Edinburgh is North of London

Arthur's Seat, Edinburgh
Edinburgh and Arthur's Seat
The view from Blackford Hill showing Arthur's Seat with the Firth of Forth beyond

"The part of the earth's surface where Edinburgh stands would be north of the part where London stands, even if there were no human being to know about north and south, and even if there were no minds at all in the universe." 1 In this claim Russell is asserting that whether or not there ever was, is, or will be, anyone to appreciate it, the relationship stays the same: witnessed or unwitnessed the north-ness or south-ness of the two places remains identical. In this claim is the idea that those two points, where our cities lie, are radically independent of, owe nothing at all to, human beings.

At a practical level we are pleased if things keep their place when we are not looking at them: there is utility in being able to revisit them! We can go back, confirm and stand on, these places. This gives us the correspondence theory of truth; if there is a corresponding place to stand on, then the statement about Edinburgh is held to be true. If after scouring the countryside we conclude that there is no corresponding place, we hold the statement to be false. So much is clear, what could be wrong with the idea?

Notice how we are being asked to imagine something which, at the same time, is to be something that is exactly not being imagined by anybody. Shouldn't this arouse our suspicions? A difference is being proposed between, on the one hand, thinking about something, as in the statement above, and on the other hand, the thing which is being thought about or stated. Statements, facts, thoughts are human matters. The idea is that part or the spot, in statements like Russell's, are meant to belong to that radically independent world that is strictly not human.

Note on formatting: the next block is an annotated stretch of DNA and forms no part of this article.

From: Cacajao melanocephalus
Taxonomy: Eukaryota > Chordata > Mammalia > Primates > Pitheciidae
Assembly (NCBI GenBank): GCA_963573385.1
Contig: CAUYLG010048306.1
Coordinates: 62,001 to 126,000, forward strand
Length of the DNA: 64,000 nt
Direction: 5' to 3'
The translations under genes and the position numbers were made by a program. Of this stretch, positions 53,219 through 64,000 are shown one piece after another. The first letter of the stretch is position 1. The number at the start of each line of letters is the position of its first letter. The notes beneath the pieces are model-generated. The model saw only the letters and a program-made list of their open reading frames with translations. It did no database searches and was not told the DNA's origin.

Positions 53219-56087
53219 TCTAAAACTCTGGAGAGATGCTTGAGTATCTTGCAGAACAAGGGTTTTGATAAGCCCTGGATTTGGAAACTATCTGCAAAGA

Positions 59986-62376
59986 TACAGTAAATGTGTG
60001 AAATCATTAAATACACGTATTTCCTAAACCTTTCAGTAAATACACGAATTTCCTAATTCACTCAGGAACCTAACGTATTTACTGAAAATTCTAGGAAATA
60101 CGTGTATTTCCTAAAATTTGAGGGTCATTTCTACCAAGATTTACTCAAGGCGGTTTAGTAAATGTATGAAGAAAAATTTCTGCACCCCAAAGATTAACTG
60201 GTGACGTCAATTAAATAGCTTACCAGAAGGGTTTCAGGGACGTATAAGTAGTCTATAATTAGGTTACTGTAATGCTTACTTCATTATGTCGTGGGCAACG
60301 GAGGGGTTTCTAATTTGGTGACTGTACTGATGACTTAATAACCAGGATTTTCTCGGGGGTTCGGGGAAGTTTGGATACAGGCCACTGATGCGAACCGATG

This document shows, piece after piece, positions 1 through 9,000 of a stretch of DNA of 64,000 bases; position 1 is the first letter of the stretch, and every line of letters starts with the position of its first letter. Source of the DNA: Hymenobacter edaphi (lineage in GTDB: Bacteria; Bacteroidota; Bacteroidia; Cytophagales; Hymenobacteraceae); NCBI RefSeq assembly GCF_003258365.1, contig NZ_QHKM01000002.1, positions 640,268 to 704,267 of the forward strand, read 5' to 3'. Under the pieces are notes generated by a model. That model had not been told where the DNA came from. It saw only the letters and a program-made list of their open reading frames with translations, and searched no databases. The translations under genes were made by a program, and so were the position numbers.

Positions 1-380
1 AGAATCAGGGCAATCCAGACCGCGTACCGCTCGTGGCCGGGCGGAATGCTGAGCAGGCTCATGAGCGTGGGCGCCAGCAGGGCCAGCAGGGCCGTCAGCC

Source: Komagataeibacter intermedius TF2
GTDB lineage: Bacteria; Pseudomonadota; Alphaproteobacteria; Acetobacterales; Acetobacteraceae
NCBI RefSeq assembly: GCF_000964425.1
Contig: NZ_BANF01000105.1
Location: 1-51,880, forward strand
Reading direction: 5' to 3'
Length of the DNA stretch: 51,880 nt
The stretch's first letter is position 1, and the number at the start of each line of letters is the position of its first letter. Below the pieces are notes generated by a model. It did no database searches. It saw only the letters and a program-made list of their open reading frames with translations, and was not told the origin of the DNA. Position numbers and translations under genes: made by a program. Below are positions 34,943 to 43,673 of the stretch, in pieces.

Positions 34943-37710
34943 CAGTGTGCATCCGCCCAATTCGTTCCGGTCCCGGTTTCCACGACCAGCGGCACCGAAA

This independent world is often made familiar by being called the world of nature; nature who clearly lives out her life independently of humanity, and of which we are the products, and therefore cannot be the progenitors. The difficulty is that both 'parts' , and nature herself, are just as much human conceptions as Edinburgh. But worse than that, absolutely anything whatsoever we try to say about this other, supposedly independent world, is also just as much part of our, admittedly complex, human conceptual system. Russell at the time was searching for what were called Logically Proper Names 2 - words which could designate places or objects which were not part of our conceptual systems, 'here' and 'there' were sometimes offered as examples. But in the end it was seen that any term falls by the same argument. It is produced by humans for humans.

Imagine that nice patch of rock on which Edinburgh is to grow. Russell himself makes clear, the greyness of that rock, the solidness of that land, the smell of that place, the sound of our footfall on the ground, are all about sensations from the human perspective. No us: no perspective. 3 No us - no greyness, no solidness, no sound. The grey is a function of our eyes, the solidness of our size, the sound of our ears: they are relative to human beings.

What could be meant by 'that place' when it is not being imagined: a colourless, sensation-less, insubstantial nothing? And how can we be sure that something so mysterious can be part of something as human as having the relationship of 'being north of'? At a more abstract level; location, distance, and direction are human conceptions, used and imposed by us; we could not know how it is when there is no such imposition, no such conception. At an even more general level, we could include both space and time, as also being imposed by humans; now we have reached Kant's position, and the next move is to introduce noumena, but that is another page and another story.

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  • Russell, Bertrand (1912) 'The Problems of Philosophy' The Home University Library, Williams & Norgate. [(1928) Home University Library, Thornton Butterworth, London. Ch 9, p. 152]
  • Russell, Bertrand (1905) "On Denoting," Mind, New Series, Vol. 14, No. 56. (Oct. 1905), pp. 479–493.
  • Nagel, Thomas (1986) 'The View from Nowhere' OUP

  25th May 2015 ~ 8th June 2015